of Saakashvili’s adventurism.
A neutral and neighbour-friendly Georgia would be able to
re-integrate South Ossetia and Abkhazia. The Kartvel and Mingrel
refugees would be able to return into their villages. The Caucasus is so
poly-ethnic that mutual expulsions and transfers are unacceptable.
This is the time to stop anti-Georgian propaganda in Russia and
anti-Russian propaganda elsewhere. Russia has a long tradition of
friendship with the Caucasian nations, with Georgians, Ossetians,
Circassians; the tradition has been well established by Leo Tolstoy,
Lermontov and Griboedov. Let it prevail. As Marshal Stalin would say,
Saakashvili come and go, but the Georgian people endure forever.
Europeans showed more understanding of the Russian
action than some might have expected. There was no mass hysteria, and
the Ossetians were allowed to express their viewpoint. Israel stopped
its supplies of military hardware to Georgia. While American leaders
responded to the victory of Russian arms with expected verbal severity,
they wisely avoided any action likely to enhance the military standing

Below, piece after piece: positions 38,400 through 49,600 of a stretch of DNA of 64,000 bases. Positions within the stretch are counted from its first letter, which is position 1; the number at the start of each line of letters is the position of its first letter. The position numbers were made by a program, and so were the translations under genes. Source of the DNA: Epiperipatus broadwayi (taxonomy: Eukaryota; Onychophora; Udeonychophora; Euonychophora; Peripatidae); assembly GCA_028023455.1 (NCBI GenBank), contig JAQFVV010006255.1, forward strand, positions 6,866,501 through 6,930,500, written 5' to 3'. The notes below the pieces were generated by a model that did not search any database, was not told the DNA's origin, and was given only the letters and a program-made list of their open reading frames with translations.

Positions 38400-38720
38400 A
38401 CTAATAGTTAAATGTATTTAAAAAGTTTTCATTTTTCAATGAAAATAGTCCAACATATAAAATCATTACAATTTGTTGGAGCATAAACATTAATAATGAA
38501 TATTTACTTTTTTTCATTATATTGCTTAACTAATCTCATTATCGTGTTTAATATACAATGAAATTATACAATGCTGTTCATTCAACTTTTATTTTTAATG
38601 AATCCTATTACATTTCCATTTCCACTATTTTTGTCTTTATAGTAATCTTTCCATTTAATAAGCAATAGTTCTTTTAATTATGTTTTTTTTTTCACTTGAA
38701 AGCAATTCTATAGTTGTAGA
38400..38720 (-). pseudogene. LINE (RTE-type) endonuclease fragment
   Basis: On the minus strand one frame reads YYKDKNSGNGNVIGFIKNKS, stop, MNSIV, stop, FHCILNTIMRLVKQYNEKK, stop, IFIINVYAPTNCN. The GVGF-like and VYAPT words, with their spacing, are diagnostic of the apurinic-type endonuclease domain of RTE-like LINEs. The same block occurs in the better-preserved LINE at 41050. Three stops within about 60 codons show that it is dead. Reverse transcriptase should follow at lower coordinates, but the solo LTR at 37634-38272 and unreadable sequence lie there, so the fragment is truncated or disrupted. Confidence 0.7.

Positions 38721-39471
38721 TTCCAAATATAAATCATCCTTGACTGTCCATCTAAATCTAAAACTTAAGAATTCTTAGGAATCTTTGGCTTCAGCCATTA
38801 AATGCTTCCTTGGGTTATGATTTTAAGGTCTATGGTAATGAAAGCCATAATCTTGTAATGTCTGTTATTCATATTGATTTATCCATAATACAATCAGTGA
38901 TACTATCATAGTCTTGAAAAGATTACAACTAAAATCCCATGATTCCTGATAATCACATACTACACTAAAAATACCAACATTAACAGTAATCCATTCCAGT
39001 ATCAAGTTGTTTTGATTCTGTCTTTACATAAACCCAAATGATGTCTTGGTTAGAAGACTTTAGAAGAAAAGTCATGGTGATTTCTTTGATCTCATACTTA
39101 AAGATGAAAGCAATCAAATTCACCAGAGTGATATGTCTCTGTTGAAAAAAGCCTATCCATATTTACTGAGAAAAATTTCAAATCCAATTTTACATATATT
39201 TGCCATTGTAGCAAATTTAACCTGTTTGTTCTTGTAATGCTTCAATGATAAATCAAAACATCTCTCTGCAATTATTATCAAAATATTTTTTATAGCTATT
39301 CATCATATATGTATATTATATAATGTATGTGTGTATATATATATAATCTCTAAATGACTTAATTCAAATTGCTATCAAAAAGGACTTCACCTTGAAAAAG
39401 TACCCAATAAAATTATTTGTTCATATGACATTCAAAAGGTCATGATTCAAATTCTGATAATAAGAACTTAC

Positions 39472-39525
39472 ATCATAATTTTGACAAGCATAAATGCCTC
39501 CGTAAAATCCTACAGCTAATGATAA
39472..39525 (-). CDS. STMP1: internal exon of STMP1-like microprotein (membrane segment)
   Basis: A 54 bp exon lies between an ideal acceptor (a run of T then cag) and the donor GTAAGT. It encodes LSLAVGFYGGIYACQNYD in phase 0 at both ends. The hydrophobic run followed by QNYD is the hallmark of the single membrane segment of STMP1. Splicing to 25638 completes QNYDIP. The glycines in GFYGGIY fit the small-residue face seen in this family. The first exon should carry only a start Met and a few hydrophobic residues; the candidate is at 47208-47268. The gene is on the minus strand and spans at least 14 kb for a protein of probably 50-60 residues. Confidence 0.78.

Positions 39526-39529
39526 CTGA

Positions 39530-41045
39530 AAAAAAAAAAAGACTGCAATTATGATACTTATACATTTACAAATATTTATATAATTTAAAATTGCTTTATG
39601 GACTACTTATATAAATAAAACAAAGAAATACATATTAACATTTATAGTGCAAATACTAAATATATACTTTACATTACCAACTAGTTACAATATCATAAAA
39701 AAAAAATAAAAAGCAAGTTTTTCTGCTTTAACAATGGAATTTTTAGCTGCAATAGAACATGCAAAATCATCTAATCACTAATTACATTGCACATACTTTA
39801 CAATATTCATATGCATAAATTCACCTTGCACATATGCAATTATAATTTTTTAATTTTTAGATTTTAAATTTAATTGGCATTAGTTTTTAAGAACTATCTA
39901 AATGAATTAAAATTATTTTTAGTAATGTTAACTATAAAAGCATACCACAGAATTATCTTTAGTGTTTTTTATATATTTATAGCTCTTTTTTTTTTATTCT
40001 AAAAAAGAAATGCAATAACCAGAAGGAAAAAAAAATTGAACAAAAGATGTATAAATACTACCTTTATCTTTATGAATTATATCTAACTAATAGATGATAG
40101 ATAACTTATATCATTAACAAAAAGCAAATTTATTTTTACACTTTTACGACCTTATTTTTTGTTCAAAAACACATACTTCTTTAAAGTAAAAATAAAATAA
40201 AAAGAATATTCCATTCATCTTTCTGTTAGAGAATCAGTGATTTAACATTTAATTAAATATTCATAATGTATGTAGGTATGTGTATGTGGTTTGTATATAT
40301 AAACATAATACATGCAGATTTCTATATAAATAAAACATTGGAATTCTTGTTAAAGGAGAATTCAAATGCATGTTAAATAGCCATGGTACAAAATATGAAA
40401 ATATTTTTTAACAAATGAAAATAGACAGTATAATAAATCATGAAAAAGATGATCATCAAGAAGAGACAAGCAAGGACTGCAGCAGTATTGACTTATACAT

of Saakashvili. They could have made an airlift of American armour to
Tbilisi, they could have shown more muscle, but they did not.
This was the true mystery of the campaign. Did the
Americans encourage Saakashvili? Did he act at his own foolhardy will?
There may be a few explanations of the enigma.
Every Georgian president has tried to regain the lost provinces,
so Saakashvili could have decided to give it a try, perhaps being
carried away by the magic of auspicious triple eight, as his offensive
was begun on 8.8.8.
Saakashvili may have failed to understand the Americans. This
happened to Saddam Hussein when he snatched Kuwait. He was convinced
that the Ambassador
had given him the green light for the
The Americans and Saakashvili may have failed in their
prognostication. They interpreted Russian inaction in the past as a
harbinger of their inaction in the future. On 8.8.8, a pro-American
Russian newspaper Gazeta.ru predicted that the Russians would not move
their forces and would swallow the defeat, as otherwise they would have
The Americans are planning some kind of operation in Iran, and